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Wiggins: I'd be pissed off if I were Hoy, plus "f*cking Chris Froome"

Team Sky star speaks ahead of Commonwealth Games

Sir Bradley Wiggins says he’d be pissed off if he were Sir Chris Hoy, and used a rather stronger swear word to rebuff questions about his Sky team mate-cum-rival, Chris Froome.

Speaking to the press on the eve of the Commonwealth Games in Glasgow, where he will be riding for England in the team pursuit, Wiggins ambushed the obvious Tour de France-related question by opening with the words, “Fucking Chris Froome.”

According to a Daily Mail report, the phrase was delivered very much in a tongue-in-cheek style, and reporters had already been told that discussion of the Tour de France – a race that Wiggins became the first ever British winner of in 2012 – was off the agenda.

Instead, Wiggins spoke about his ambition to help England win team pursuit gold in Glasgow, and then aim for what would be the fifth Olympic gold medal of his career in Rio de Janeiro in 2016.

But he also found it strange that the velodrome in Glasgow where the track events at the Commonwealth Games will be held over the next few days didn’t give greater billing to the six-time Olympic champion it’s named after.

“It is a bit odd,” said Wiggins. ‘I’d be a bit pissed off if I were him because they’ve stuck a great big Emirates sign over his name and it doesn’t stand out that it’s the Sir Chris Hoy velodrome other than a little thing as you walk in. It’s more like a shopping sign with an Emirates thing on it.

“I think there should be more made for him. Stick a whopping great statue outside because it doesn’t hit you straight away that it’s his velodrome. I think he got done over a bit.

“But he won’t complain because he’s far too nice. So I’ll complain for him. They should do something about it.”

Wiggins, winner of seven Olympic medals in total, four gold, one silver and two bronze – Hoy has seven too, six of those gold – also spoke about his return to the track.

“Especially having not been selected for the Tour, the track was kind of like the perfect distraction,” he said.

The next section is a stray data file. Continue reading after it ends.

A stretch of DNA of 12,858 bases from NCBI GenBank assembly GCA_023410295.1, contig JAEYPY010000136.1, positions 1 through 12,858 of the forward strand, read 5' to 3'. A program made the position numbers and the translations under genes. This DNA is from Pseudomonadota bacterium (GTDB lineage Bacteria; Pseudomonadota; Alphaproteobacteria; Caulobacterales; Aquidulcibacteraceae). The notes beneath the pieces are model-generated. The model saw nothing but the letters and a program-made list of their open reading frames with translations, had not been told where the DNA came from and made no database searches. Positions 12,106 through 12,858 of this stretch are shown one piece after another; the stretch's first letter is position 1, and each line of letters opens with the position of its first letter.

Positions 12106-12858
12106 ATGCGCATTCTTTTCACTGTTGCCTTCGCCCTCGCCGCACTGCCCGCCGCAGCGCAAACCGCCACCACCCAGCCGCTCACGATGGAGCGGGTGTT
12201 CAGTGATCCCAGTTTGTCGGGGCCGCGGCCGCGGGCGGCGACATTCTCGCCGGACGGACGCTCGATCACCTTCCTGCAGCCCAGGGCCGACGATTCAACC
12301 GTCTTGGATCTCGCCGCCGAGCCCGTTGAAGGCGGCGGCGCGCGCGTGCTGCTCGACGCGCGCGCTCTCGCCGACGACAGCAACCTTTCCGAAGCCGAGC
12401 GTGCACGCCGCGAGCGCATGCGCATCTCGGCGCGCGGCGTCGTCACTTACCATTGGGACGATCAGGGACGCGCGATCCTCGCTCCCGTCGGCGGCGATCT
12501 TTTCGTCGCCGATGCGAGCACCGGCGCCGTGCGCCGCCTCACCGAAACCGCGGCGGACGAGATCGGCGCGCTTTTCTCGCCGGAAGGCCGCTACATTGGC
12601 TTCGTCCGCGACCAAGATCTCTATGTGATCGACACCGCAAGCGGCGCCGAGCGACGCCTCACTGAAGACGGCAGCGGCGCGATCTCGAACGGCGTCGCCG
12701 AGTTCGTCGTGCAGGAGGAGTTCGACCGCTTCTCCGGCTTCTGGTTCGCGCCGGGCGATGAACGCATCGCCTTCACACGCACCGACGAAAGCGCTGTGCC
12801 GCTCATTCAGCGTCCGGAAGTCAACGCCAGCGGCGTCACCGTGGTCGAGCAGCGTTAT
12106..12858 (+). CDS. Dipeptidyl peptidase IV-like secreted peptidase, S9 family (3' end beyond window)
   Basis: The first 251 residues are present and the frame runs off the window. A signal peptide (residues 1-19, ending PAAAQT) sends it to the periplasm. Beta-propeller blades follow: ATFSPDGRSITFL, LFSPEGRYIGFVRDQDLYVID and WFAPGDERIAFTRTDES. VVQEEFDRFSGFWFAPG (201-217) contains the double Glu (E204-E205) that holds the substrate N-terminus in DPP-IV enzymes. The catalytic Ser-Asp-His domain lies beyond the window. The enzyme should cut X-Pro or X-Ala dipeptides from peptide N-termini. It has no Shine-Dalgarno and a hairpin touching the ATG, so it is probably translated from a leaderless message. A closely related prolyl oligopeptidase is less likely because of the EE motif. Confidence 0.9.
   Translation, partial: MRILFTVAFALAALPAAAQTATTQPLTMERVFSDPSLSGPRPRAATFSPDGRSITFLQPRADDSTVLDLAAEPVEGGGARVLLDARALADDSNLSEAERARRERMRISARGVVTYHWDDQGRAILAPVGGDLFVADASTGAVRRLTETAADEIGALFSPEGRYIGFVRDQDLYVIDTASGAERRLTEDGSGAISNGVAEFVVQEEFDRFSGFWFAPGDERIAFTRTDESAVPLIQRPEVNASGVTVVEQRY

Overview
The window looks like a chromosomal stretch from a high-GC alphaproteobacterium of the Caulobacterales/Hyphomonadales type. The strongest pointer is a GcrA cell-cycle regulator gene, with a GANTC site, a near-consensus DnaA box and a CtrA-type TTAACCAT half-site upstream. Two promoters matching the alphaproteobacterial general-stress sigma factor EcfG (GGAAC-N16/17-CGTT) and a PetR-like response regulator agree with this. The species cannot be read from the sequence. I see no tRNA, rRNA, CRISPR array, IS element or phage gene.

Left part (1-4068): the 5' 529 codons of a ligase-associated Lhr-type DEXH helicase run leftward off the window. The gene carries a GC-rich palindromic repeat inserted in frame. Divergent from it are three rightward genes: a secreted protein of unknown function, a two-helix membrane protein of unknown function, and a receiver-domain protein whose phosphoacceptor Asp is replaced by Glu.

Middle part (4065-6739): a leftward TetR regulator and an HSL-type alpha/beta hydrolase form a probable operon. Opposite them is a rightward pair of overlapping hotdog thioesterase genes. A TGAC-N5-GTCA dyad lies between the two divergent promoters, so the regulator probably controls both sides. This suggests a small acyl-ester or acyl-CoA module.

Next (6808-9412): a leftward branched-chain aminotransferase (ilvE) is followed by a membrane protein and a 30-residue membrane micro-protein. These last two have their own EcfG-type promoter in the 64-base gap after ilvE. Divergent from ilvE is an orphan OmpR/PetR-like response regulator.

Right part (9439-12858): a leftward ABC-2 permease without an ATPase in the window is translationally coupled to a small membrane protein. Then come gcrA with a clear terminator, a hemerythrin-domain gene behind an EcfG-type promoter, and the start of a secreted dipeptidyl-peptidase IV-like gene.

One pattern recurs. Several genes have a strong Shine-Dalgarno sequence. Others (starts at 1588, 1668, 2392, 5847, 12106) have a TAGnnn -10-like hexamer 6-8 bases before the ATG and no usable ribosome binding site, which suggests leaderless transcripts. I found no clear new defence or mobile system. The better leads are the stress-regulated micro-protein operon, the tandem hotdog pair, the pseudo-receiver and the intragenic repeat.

“The road’s so different. It’s not enjoyable the road, in some ways. You go there and there’s so much pressure on you because of who you are within road cycling.

“Everyone’s watching you all the time, whereas you can go into the track and have off days and no-one really sees.”

Given his history with Froome, it was always unlikely that Wiggins would ride this year’s Tour de France in support of the man who succeeded him as champion.

“I remember finding out I wasn’t doing the Tour,” said Wiggins. “Then it was like: ‘Monday morning I was hitting the track.’

“It was like going back 15 years: the excitement of building my bike up again and getting back on the track for the first time. It was really refreshing actually, just enjoyable.

“I felt back in with the boys and they didn’t really care who you were. It was kind of like I had been away for the school holidays and come back to a new year and there new kids starting and everything.

“I’m a lot stronger than I used to be in the event, which is one of the things the road has given me. Hopefully that will continue for the next two years.”

Wiggins has never won a gold medal at the Commonwealth Games – he has three silvers – but said that it “is a fantastic event in its own right.”

He went on: “Going up against Australia or New Zealand [or host nation, Scotland – Ed], it could be an Olympic final or world final.

“Being part of it all at 18 in Kuala Lumpur [in 1998] was like being at the Olympics. I was in the village with the likes of Steve Backley, Iwan Thomas and all those types of people.

“At the time it was massive. I guess that was the warm-up to the Olympics two years later and that inspired me to move on,” he added.

Simon has been news editor at since 2009, reporting on 10 editions and counting of pro cycling’s biggest races such as the Tour de France, stories on issues including infrastructure and campaigning, and interviewing some of the biggest names in cycling. A law and languages graduate, published translator and former retail analyst, his background has proved invaluable in reporting on issues as diverse as cycling-related court cases, anti-doping investigations, and the bike industry. He splits his time between London and Cambridge, and loves taking his miniature schnauzer Elodie on adventures in the basket of her Elephant Bike.

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